Sunday, March 31, 2019

#2166: David Rives

David Rives, son of Richard Rives and head of David Rives Ministries, is a creationist in the grand tradition of ridiculous crackpots like Ray Comfort and Carl Baugh, whose TV program “Creation in the 21st Century” (on the Trinity Broadcasting Network) Rives seems to have inherited. Rives’s output, in particular his series of short videos, is regularly featured by the WND, for instance in WND's video series The Heavens Declare, where Rives goes through all the usual talking points in apparent favor of a 6000-year-old universe, such as the old and thoroughly refuted creationist take on the bombardier beetle (which Rives seems to think, in line with the teachings of standard creationist cryptozoology, is evidence for the historical accuracy of descriptions of large fire-breathing dragons in the Bible), with a recurrent focus on irreducible complexity. He also thinks that all modern scientific discoveries were predicted by the Bible, mostly because the ones that weren’t are just atheist conspiracies anyways. Here, for instance, is Rives claiming that gravity only makes sense in the context of the Bible.

You can follow the link here to see Rives attack evolutionists on the grounds that dictionaries distinguish astronomy from astrology – “God is behind the stars, not in them,” Rives inform us. Take that, atheists and evolutionists. Of course, Rives is not particularly fond of astronomy either, and has argued for instance against the Big Bang; according to Rives “good science” backs up the six-day creation account in the Bible, and “bad science” contradicts it – “good scientific practice” is the set of methods that give you the answers you’ve already convinced yourself are correct – and besides, the Big Bang theory has unanswered questions: only the Bible has all the answers. Here is Rives explaining further why Big Bang is science fiction (it’s only an atheistic theory) because good science is supposed to be observable and repeatable; evolution, as he sees it, is faith, not science – no, he doesn’t have the faintest idea what science is. (Hint: science istesting hypotheses about the unobserved through observable data derived from the hypotheses – that’s the whole pointof scientific inquiry – and it’s the observationsthat must be repeatable, not the events or circumstances your hypothesis is about.) Then he explains how Galileo, Kepler, and Newton all relied on a Biblical perspective; science should apparently have stopped there (Kepler, of course, also relied on astrology; Rives doesn’t mention that). And in the brief video “Billions of Earths in the Galaxy” Rives argues against elitist, smartypants astronomers who claim to have found “earth-like” planets elsewhere in our galaxy, pointing out that even astronomers admit that even the closest one is supposed to be 13 light years away, which according to the “Rives Theory of Relativity” (no, seriously: he calls it that) would take us more than 200,000 years to reach with any spacecraft. And what does it mean? At best that astronomers don’t know what they are talking about; at worst apparently that they are deliberately trying to sow doubt about the Bible.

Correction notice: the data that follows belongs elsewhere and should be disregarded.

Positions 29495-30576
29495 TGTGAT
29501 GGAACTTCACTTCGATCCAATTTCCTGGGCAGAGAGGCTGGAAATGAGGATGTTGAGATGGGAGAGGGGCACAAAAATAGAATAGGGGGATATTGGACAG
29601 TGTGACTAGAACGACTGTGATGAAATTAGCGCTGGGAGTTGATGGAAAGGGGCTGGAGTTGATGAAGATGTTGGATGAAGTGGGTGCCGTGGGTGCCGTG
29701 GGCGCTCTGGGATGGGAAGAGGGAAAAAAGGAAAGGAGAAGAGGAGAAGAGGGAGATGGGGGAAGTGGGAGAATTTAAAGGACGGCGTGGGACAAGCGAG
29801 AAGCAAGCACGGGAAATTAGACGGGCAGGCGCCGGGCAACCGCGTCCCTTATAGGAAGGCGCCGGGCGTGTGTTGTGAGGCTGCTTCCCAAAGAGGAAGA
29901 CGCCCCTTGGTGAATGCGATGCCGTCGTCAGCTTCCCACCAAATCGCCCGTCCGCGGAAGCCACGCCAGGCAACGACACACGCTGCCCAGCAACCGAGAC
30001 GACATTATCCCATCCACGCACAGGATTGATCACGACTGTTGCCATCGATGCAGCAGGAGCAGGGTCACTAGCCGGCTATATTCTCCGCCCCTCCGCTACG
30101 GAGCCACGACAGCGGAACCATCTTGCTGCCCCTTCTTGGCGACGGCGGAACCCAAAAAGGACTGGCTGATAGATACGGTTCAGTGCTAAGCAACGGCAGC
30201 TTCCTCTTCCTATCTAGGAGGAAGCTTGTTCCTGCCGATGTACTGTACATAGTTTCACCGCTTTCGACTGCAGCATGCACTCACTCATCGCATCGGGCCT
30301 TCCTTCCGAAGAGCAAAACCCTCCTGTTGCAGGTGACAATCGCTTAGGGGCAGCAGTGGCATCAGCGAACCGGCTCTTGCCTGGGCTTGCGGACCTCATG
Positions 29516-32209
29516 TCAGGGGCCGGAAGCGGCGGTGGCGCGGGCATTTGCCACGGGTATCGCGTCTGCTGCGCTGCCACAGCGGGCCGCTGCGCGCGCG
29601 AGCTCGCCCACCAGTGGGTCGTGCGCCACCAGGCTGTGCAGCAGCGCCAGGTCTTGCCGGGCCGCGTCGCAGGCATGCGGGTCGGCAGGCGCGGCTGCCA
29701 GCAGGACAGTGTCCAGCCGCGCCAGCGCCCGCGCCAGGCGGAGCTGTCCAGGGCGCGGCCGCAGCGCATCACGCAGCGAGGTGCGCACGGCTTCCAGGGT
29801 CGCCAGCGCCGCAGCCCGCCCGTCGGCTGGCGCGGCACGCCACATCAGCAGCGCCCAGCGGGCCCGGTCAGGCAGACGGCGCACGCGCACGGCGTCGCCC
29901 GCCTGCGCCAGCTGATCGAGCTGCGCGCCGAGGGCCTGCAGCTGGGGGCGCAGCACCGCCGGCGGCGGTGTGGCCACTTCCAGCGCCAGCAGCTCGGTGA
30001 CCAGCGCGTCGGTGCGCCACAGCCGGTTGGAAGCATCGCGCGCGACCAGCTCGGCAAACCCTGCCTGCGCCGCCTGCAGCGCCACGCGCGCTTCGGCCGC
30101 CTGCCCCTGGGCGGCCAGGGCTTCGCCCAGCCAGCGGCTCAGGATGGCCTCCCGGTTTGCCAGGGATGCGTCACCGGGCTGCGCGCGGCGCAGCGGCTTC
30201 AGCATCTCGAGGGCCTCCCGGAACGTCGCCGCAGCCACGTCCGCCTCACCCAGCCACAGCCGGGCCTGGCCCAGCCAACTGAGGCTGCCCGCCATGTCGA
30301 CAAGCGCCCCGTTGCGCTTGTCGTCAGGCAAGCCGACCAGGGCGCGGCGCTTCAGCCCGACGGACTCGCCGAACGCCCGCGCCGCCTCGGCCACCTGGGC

Elsewhere, Rives likes to argue against evolution based for instance on standard creationist misunderstandings (or lying) about the Cambrian explosion. Here is Rives on mutations, which are obviously bad for us because they are so random and therefore an argument against evolution (yeah, that one again – he really, really doesn’t get that natural selection bit of the theory of evolution). And here is Rives claiming that clam fossils in Kansas are irrefutable proof of a global flood because they were found “nearly 1000 miles from the nearest ocean” and “2500 feet above sea level.” Oh, ye stupid secular scientists: clams on dry land! What do you say to that? Surely the evolutionist explanation for them relies purely on dishonesty. At least his reports from his, uh, study trip to South Africa are rather fascinating in a train-wreck sort of way.

As for his TV show Creation in the 21th century, it is based on the observation that “[t]heologians have long questioned the dogma of Darwinian evolution, particularly when its adherents have trumpeted the theory as evidence God is no longer needed to understand the universe. But in recent decades the classic, Darwinian narrative of man descended from primordial ooze through the process of random chance and mutation has drawn criticism from another, perhaps more surprising sector: from the world of science.” Of course, the idea that evolution proceeds by random chance is precisely a fundamental misunderstanding frequently made by creationists that real scientists have criticized rather severely, but that’s not what Rives has in mind, of course. The show features “interviews with top scientists around the world discussing the controversial topic of creation science” – “top scientists” here of course being used according to Rives’s personal definition of “science”, which has little to do with science.

Diagnosis: Good grief. As feeble as you could possibly imagine, but apparently that is the key to success with this particular audience, and Rives seems to be on the ascendance to something resembling stardom in the creationist circus.

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